Another area of focus will be data literacy with interim benchmark assessments like the MAP assessment from the NWEA and the Lucy Calkins assessment program. Tim Neville will represent the NWEA and Kellie Smith will present on the reading and writing literacy connections to assessment/data.

Teacher leaders and staff from the Maine Research in STEM Education Center will join us to present their assessment literacy leadership/study group model as well as sound assessments and scoring guides created around NGSS practices.

Leaders from schools and districts will discuss strategies for successful teacher and administrator leadership in professional development. Another feature will be the implementation of assessment for learning strategies with regional partnerships like Southern Maine Partnership, Penobscot River Educational Partnership, Washington County Leaders Consortium, Midcoast Regional Professional Development Center, and Northwoods Partnership.

Who Should Attend: The primary audience will be preK-12 educators and leaders;  however, we encourage higher education faculty, legislators, educational researchers, school board members, and other policy makers to also attend.

Cost: $225 fee for full access to 2-day conference, including all keynotes, sessions, materials, lunch, and refreshments ($125 for one-day only)

Register Now:
https://conferences.usm.maine.edu/attendeeonline/AutoLogin.aspx?page=new&event=1456&password=event

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Another Arts Teacher’s Story: Pam Chernesky

March 14, 2017

MALI Teacher Leaders Series

This is the third blog post of the Phase 6 Maine Arts Leadership Initiative (MALI) Teacher Leader stories. This series includes a set of questions so you can learn a little bit about the work each Maine visual or performing arts teacher or artist is doing.  CLICK HERE  for more information on MALI. CLICK HERE  for more information on the 81 Teacher Leaders plus 4 Teaching Artist Leaders.  CLICK HERE  for Arts education resources. CLICK HERE  for the MALI Resource Bank. Search in the “search archives” box on the bottom right side of this post for past teacher leader stories. There have been 74 posted to date. Thank you Pam for sharing your story!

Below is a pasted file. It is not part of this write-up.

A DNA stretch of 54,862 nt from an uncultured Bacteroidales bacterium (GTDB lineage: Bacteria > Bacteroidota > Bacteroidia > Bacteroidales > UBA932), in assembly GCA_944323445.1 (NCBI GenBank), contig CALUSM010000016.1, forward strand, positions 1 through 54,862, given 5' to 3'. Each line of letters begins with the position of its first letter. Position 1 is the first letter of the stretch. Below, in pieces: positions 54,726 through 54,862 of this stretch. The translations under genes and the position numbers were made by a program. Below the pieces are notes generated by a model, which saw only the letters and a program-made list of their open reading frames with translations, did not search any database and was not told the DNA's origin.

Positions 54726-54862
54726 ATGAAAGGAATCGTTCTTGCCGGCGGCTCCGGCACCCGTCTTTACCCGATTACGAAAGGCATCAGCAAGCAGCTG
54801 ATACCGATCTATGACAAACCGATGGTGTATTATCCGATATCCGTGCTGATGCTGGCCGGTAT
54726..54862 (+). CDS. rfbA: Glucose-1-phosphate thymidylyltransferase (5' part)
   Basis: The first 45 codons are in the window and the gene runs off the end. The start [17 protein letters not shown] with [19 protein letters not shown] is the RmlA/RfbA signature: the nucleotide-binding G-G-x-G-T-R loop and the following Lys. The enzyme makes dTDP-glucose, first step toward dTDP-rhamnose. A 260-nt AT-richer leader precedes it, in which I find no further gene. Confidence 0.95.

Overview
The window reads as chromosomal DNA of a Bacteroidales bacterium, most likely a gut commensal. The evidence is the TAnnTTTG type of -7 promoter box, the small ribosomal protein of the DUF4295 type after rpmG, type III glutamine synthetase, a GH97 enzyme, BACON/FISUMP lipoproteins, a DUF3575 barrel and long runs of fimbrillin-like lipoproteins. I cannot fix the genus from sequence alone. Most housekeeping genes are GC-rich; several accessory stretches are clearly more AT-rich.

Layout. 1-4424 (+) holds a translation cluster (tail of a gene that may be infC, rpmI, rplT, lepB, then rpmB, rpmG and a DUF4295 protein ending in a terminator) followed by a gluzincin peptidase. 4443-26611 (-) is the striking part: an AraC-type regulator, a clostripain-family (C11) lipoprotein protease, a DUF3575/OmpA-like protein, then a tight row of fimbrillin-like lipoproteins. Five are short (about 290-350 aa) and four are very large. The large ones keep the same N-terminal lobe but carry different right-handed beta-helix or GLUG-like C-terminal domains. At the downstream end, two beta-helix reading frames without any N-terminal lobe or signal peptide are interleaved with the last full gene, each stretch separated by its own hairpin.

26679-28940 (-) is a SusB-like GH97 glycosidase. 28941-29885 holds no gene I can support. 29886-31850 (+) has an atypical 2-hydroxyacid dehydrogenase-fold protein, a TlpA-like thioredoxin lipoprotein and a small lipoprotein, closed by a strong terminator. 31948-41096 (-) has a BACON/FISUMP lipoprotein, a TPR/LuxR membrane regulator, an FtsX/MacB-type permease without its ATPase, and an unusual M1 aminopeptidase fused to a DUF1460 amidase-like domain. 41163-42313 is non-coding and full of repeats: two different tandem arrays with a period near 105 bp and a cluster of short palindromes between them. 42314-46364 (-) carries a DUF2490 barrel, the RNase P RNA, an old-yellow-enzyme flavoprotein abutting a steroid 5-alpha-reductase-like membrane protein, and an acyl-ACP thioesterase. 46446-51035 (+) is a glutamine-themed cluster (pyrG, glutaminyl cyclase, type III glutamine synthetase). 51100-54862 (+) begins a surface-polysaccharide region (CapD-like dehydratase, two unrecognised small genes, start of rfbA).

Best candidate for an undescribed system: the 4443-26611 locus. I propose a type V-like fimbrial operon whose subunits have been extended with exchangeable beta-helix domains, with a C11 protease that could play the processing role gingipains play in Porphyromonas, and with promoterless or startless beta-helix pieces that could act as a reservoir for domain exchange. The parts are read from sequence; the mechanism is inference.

Pam Chernesky teaches theatre and visual art at Houlton Middle/High School. She has taught art and theatre in Maine for the past 29 both downstate (Gov. Baxter School for the Deaf and Bonny Eagle High School) and, has been teaching art in the County for the past 3 years. Her high school courses include Art 1, Art 2, Advanced Art, Ceramics, Photography, and Theatre. She also teaches art and theatre with 6th, 7th and 8th graders in the Middle School. In total Pam teaches about 400 students with 3/4 of her time in visual arts and 1/4 teaching theatre.

What do you like best about being an arts educator?

 I love seeing students connect with each other and discover their own creative voice. In my district students have not had any elementary art or theatre so I see them transform into artists. Teaching students to take risks, believe in their ideas, and work collaboratively energizes me on a daily basis.

What do you believe are three keys to ANY successful visual and performing arts education?

Opportunity to learn, passionate teachers who love sharing their craft, and resources and support from the administration and the community. If these happen consistently then success is at hand.

How have you found assessment to be helpful to you in your classroom?

Many of my students have their first ever art or theatre class in middle or high school and truly believe they can’t create, have no ideas, or are afraid that they will get it “wrong”. Quality assessment provides clear expectations for both the students and me.   They see their progress toward meeting standards and realize that they CAN achieve and create.

What have been the benefits in becoming involved in the Maine Arts Leadership Initiative?

I definitely cherish meeting and working with so many wonderful arts teachers from across the state who are like-minded and willing to think outside the box. The trainings and leadership opportunities that have been afforded to me since joining MALI are impacting my practice and leadership in so many ways.

What are you most proud of in your career?

I am proud of the accomplishments of my students. This includes the state and nationally recognized performers and artists, as well as the students who just take my classes to earn a graduation credit and instead learned so much more. I know that when you learn to create, you will be less likely to destroy. When you put yourself out there and take a creative risk, you will be less likely to criticize different ideas. When you connect with others and see diverse ways to express ideas, you will not see your world in such a black and white, right and wrong view. The arts impact every human being who participate in profound and long-lasting ways, and I am proud of my part in facilitating those changes in my students.